With more people working from home than ever before in history, virtual desktop infrastructures have arisen as a fast and cost-effective method to ensure that remote workers can access the applications they need from wherever they are. In fact, VDI use might soon increase, as Gartner recently found that 74 percent of CFOs intend to shift some positions to working from home permanently because of increased efficiencies.
VDI use was on the rise prior to the current environment too. According to Spiceworks research, 32 percent of enterprises currently employ virtual desktops, with 12 percent expecting to implement VDI in the next two years. The adoption statistics become even more impressive among enterprises, with 50 percent already using virtual desktops compared to 24 percent of small and midsize businesses.
This is huge for a technology that barely had roots in the enterprise 10 years ago. Virtual desktops of many varieties, such as cloud-delivered Desktop-as-a-Service as well as server farms running proprietary virtualizations, are used across the business world. For a variety of reasons as well, including:
- Cost-savings and reduced operational TCO -- As the number of virtual instances increases, virtual desktop infrastructure provides a cost-effective way to quickly spin up new desktop access to applications. For companies that have a high numbers of users who require only a limited set of applications, such as in a call center, a virtual desktop infrastructure allows the IT team to quickly and efficiently allow multiple employees to access the tools they need.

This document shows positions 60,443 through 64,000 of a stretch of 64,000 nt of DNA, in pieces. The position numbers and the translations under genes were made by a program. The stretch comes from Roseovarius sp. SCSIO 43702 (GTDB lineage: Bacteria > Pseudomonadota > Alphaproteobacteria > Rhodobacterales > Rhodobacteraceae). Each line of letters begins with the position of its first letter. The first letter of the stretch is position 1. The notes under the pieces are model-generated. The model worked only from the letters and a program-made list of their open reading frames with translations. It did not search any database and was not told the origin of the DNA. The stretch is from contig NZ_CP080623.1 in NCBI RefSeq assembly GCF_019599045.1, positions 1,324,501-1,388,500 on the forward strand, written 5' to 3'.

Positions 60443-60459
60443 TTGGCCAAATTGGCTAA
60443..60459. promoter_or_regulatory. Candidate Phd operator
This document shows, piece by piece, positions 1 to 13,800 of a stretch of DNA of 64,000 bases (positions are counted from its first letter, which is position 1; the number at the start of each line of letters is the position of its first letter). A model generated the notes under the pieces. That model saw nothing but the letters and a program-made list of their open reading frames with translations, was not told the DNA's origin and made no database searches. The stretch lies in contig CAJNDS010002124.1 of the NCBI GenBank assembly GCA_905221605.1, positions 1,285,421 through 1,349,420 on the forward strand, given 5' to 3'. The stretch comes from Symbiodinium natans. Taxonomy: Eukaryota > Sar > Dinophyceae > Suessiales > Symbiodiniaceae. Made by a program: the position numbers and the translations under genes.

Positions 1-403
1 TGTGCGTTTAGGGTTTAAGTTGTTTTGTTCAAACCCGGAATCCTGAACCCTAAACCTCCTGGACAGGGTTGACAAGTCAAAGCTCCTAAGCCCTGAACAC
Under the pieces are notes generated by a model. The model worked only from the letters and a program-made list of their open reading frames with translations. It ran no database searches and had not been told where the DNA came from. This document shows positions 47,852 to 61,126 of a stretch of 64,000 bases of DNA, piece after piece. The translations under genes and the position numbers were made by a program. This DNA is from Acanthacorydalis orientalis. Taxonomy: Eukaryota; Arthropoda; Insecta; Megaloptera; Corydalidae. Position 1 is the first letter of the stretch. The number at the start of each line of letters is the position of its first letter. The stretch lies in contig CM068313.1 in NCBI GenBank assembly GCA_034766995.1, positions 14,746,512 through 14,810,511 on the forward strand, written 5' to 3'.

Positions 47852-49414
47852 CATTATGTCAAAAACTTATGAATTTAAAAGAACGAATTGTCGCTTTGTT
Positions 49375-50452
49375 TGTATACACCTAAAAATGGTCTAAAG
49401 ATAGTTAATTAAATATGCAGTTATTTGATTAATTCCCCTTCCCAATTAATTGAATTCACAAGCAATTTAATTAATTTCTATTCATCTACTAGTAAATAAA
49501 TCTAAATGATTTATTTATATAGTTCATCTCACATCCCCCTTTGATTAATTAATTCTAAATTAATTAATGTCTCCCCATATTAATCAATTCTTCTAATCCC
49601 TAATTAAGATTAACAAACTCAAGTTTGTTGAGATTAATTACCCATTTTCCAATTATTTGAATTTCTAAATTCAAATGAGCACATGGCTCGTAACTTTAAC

- Improved employee mobility -- Virtual desktops enable workers to log into their specific instance wherever they physically are. What this means in practice is that employees no longer need to carry a bulky laptop or even a tablet with them to have access to information on the go.
- Increased data privacy controls -- Control over data access is crucial for regulated industries like healthcare (HIPAA) and financial services. A virtual desktop infrastructure centralizes data governance and controls, and is crucial for compliance with rules around handling of personally identifiable information (PII).
- Ability to recycle old technologies -- A thin client terminal used to access a virtualized desktop does not need to be kept as up to date as a traditional physical desktop. As a result of the VDI server being the host of the CPU, memory, and disk resources, old desktops and laptops can easily be repurposed to access virtual machines as needed.
- Tighter control over installed applications -- With a virtual desktop infrastructure, IT normally has tight administrative control to determine which applications are installed on the system. This avoids the issue of regular end-users installing potentially unwanted applications.
- Improved patch management processes -- One of the biggest security risks in the modern enterprise is unpatched vulnerabilities. With physical workstations, IT often has to depend on individual users to update their systems. In a virtualized environment, IT can update the golden image--especially valuable for non-persistent VDIs--at the end of the day and then be confident that everything is up to date when users login the next morning.